Emily Dickinson is finally a published author, but will that stitch the tear in her heart or repair the fraying nerves of everyone in her orbit? Anyone who knows the story of the 19th-century poet knows the answer to that, but we’re not watching Apple TV+’s revisionist history for its accuracy, are we?
Dickinson review: ‘I’m Nobody! Who Are You?’
In this week’s episode of Dickinson, titled “I’m Nobody! Who Are You?,” Emily (played by Hailee Steinfeld) awakes to read her poem “I taste a liquor never brewed” (or “The May-Wine” as The Springfield Republican newspaper called it).
She launches right into her rehearsed remarks about the poem to her mother, who is too nervous to even notice that Emily is in the room. That’s how it seems, anyway, until it becomes clear that the conceit of the episode is that Emily has become invisible. Which means she’s in the room to hear her sister Lavinia breaking up with her dreary boyfriend George, her father being proud of her, men psychoanalyzing her, and, most fatefully, her best friend sue Sue and her editor Samuel getting it on in the parlor.
Her apparition (Will Pullen) from the early episodes of the second season returns as Emily’s guide to her own disappearance. He finally serves more of a purpose here, telling her to go find out what people think about her when she’s not around. It’s a way to counter Emily’s wish to be famous, which comes with millions of people talking about you without you present.
There’s some funny stuff about the way horny young men respond to her poem, getting at an essential historical truth about the way people think about women, art and women artists. It also contrasts her desire to be immortal with his utter lack of an identity. He’s a ghost whose job it is to speak to Emily and serves no other purpose, a fate she wishes to avoid.
The work we’re doing is not about the ego!
This invisibility leads the show to comment on its own existence, which is not a terrible way to engage with Emily’s own work and legacy. “Have an edge! Be political,” says Hattie (Ayo Edebiri) after reading the poem. Charitably, this is the show meeting its own critics halfway by having Hattie be in the show at all, but also … shoe-horning in a subplot about abolitionists and essentially sidelining them to focus instead on Lavinia isn’t the elegant solution the writers seem to think it is.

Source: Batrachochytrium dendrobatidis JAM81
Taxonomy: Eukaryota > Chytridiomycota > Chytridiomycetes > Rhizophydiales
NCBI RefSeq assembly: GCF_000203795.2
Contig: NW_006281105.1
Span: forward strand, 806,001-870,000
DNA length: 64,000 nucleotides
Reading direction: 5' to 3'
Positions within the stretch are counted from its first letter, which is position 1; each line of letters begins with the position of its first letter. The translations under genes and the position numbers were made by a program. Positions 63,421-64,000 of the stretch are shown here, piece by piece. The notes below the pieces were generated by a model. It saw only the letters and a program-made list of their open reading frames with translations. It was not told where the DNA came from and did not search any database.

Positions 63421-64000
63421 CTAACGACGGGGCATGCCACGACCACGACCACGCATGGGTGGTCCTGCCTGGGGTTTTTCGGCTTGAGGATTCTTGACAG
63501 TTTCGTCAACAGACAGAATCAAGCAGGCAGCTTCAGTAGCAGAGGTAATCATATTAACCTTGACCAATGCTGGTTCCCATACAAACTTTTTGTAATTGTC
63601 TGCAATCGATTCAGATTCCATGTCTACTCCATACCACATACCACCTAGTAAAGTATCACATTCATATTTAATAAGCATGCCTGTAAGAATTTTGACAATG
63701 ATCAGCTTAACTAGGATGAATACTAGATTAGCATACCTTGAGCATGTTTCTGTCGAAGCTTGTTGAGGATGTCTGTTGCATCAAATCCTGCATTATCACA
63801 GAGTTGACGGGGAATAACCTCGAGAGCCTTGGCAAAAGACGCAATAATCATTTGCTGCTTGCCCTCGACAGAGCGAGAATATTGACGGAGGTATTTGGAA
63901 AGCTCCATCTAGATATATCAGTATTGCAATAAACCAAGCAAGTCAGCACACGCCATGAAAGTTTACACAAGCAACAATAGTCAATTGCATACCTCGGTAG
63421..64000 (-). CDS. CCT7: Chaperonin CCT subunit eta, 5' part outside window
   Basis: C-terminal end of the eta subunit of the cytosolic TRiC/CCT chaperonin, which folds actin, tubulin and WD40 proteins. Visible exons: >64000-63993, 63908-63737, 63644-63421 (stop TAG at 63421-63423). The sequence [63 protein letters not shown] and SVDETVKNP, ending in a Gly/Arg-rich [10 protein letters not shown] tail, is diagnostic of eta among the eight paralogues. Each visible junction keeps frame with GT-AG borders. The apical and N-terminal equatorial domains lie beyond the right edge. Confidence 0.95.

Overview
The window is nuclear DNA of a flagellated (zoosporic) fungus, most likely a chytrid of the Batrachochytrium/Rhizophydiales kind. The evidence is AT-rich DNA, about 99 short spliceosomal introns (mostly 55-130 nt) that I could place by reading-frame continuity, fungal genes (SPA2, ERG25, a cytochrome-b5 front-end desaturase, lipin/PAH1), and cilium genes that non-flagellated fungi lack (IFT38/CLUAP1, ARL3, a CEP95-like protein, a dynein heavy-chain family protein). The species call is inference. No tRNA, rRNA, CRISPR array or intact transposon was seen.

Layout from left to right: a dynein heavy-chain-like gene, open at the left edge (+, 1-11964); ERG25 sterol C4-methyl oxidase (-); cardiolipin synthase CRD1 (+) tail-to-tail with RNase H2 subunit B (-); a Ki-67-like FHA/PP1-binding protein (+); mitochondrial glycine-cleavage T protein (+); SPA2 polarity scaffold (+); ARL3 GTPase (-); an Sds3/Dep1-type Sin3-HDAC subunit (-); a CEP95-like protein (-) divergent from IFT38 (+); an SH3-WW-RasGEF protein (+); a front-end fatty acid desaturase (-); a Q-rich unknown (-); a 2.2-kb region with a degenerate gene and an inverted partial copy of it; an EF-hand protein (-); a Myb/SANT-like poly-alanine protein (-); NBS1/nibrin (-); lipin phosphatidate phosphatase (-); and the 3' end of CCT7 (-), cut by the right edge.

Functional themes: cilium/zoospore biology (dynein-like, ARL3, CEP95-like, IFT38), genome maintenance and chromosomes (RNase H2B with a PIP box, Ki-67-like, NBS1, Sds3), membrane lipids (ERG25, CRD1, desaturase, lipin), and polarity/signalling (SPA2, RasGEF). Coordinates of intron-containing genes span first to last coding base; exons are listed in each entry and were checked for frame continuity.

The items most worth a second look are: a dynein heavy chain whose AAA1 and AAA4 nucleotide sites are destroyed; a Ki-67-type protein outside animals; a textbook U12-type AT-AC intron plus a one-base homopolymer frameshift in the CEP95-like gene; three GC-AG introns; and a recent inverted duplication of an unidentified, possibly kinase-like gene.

Nor, for that matter, is it all that revelatory to make Henry and Hattie’s abolitionist group squabble and grouse at each other about who’s doing more work for the cause. They get over it, but it’s weird to see them arguing about who’s abolition work is more interesting before then stopping to dance.
The point is for Emily to see what’s happening out there under her nose that really matters, but then … shouldn’t the show just be about Hattie and Henry, who are more interesting than everyone else? Putting Emily in with them also feels unearned. She hasn’t done anything for the cause, yet gets to celebrate with them in private. It’s a beautifully directed scene, except for her presence.
This week in millennial speak
This week’s episode of Dickinson is a doozy for bad modern aphorisms. Emily’s poem elicits, variously:
- “OK, slay.”
- “That slaps.”
- “I feel seen.”
- “She did the damn thing.”
Shudder and cringe. It’s bad enough the writer’s room let these sayings into the world, but to give the lines to white women seems to admit that these things are passé and silly … so why include them? Later a man produces a fiddle, which causes Henry “Box” Brown (Ade Otukoya) to say the player is “back on his bullshit.” Excusable.
Wiz Khalifa shows up as Death again for the first time since last season, and the show hasn’t really missed him. He still can’t quite act. He brings Nick Kroll with him as Edgar Allen Poe to teach Emily about the fleeting, addictive nature of fame. Kroll’s too handsome to play Poe, though he’s doing a fun voice, basically Nicolas Cage in Con Air. It’s a bit madlibs, but that’s what this show is.
Dickinson season 2 on Apple TV+
New episodes of Dickinson arrive on Apple TV+ each Friday.
Watch on: Apple TV+
Scout Tafoya is a film and TV critic, director and creator of the long-running video essay series The Unloved for RogerEbert.com. He has written for The Village Voice, Film Comment, The Los Angeles Review of Books and Nylon Magazine. He is the director of 25 feature films, and the author of more than 300 video essays, which can be found at Patreon.com/honorszombie.